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‘No fussy eating, strict bedtimes - my French parenting rules’

‘Adopt what you like and leave the rest’, says Columnist Cynthia Spillman as she points out some differences of bringing up children in France

‘One of the refreshing aspects of France is that children are allowed to socialise at family and other events’ Pic: Drazen Zigic / Shutterstock

I was brought up ‘the French way’ and it continues to serve me well.

While what I am about to say is in no way meant to denigrate the British or American way of bringing up children, I do feel there are certain aspects of French parenting that we can benefit from adopting. 

Respect and discipline are paramount

My parents were authoritarian and my mother ruled the roost in terms of discipline and instilling respect in her five children.

We were taught to respect our elders, not to interrupt and the basics of “please” and “thank you”.

When I was a child we had to ask permission to leave the table, and every night before bed we went round kissing everybody goodnight on the cheeks, wishing them bonne nuit

This could take a long time and, of course, the next morning we had to repeat it, wishing them a good morning. 

In France, politeness and manners are non-negotiable.

We also had duties drawn up on a chart, such as laying and clearing the table, washing the dishes and general domestic chores.

Once a week, my grandfather would sit at the head of the dining table and distribute our argent de poche (pocket money) – if we had been well behaved. 

Read more: How do bank accounts for children in France work?

Socialising with adults

One of the refreshing aspects of France is that children are allowed to socialise at family and other events.

This way of relating provides the child with social skills that will last a lifetime. 

Children, on certain occasions, are allowed to stay up well past their usual bedtime and they must fit in with the adults, rather than the other way round.

However, in France parents are strict about having their own time too. 

Boundaries are enforced and children must comply with them. When it is bedtime, there is no room for debate. Parents demand their own space in the evening.

French parents also expect their children to sleep all night as early as possible. 

This does not mean leaving them to howl, but the expectation is that the child should at least be given the chance to self-soothe before the parent rushes to their aid. 

Fussy eating is out

From the start, French children are expected to eat vegetables, fruit, and adult foods, albeit puréed when they are tiny. 

They are repeatedly served the same as adults. If they do not eat it, they will not be offered anything else.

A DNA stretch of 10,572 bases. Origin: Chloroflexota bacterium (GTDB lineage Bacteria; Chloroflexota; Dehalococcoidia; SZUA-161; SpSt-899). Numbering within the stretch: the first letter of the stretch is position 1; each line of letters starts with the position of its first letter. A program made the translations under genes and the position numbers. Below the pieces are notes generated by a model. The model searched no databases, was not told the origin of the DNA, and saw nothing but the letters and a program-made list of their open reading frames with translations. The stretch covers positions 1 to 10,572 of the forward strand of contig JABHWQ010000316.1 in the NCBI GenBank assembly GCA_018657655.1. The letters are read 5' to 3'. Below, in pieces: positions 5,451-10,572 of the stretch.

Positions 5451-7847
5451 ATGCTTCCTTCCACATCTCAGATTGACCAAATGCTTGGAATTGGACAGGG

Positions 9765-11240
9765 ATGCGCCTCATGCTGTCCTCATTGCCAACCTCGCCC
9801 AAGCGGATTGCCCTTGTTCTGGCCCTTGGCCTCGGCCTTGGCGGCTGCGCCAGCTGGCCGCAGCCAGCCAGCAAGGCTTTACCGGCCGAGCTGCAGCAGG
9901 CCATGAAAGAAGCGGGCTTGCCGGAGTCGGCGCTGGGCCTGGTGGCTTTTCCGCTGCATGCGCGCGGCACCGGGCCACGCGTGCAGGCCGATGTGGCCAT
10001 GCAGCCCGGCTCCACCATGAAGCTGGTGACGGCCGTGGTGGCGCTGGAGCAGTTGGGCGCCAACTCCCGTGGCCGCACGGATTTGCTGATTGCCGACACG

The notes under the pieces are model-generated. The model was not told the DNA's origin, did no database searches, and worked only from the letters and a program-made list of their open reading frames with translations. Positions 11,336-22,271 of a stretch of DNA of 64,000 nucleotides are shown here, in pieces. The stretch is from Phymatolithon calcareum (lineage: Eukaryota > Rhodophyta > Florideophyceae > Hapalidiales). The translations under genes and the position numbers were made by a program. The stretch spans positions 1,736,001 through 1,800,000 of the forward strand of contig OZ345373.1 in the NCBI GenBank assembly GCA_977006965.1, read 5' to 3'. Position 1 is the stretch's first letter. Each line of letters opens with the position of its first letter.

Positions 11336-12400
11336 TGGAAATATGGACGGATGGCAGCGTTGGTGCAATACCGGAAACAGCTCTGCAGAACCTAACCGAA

Perpetual snacking is also frowned upon. Food is to be savoured and enjoyed. Treats are permitted, but within reason and at the right time.

No mollycoddling

French parents believe in instilling confidence in their children. 

They learn by experience. Children are allowed to master skills and develop tenacity. 

They are raised to accept that life can be challenging, that difficulties will come and that there is no need for self-pity.

Experience is the best teacher, and French parents are there to support, when necessary. However, French children are expected to first have a go themselves. 

Credit is given only where credit is due. When they are given praise commensurate to their achievements, then they can develop a true sense of pride in their accomplishments. 

Parents have their own lives

My mother came from a generation of women who generally did not work, but that did not stop her being one of the chic-est people I ever knew.

Despite having five children, she never had a hair out of place. She was always beautifully dressed and everything coordinated.

It did not have to cost a fortune either. My mother crafted a full life for herself, pursuing her interests in fine arts, volunteering, and socialising with her many friends, English and French.

Nowadays, most Frenchwomen work. There is an expectation that they will go back to work as soon as possible and childcare is lined up to allow it.

The French extended family still exists, but parents resume their lives, a part of which is centred around caring for their children.

Read more: France announces more time off work for new parents

To conclude

French parenting methods have their advantages but you do not have to be a slave to them. Take what you like, and leave the rest.

  • You know what works best for your child. While it is beneficial to learn from another culture, if your child is happy, then you are doing a great job

  • No parent is perfect, so do not be consumed by guilt

  • Do not compare and despair. Children are all different and there is no law which says you must raise your children ‘the French way’

  • Look for the similarities in child-rearing and not the differences

  • Children will always be unpredictable. Do not beat yourself up!

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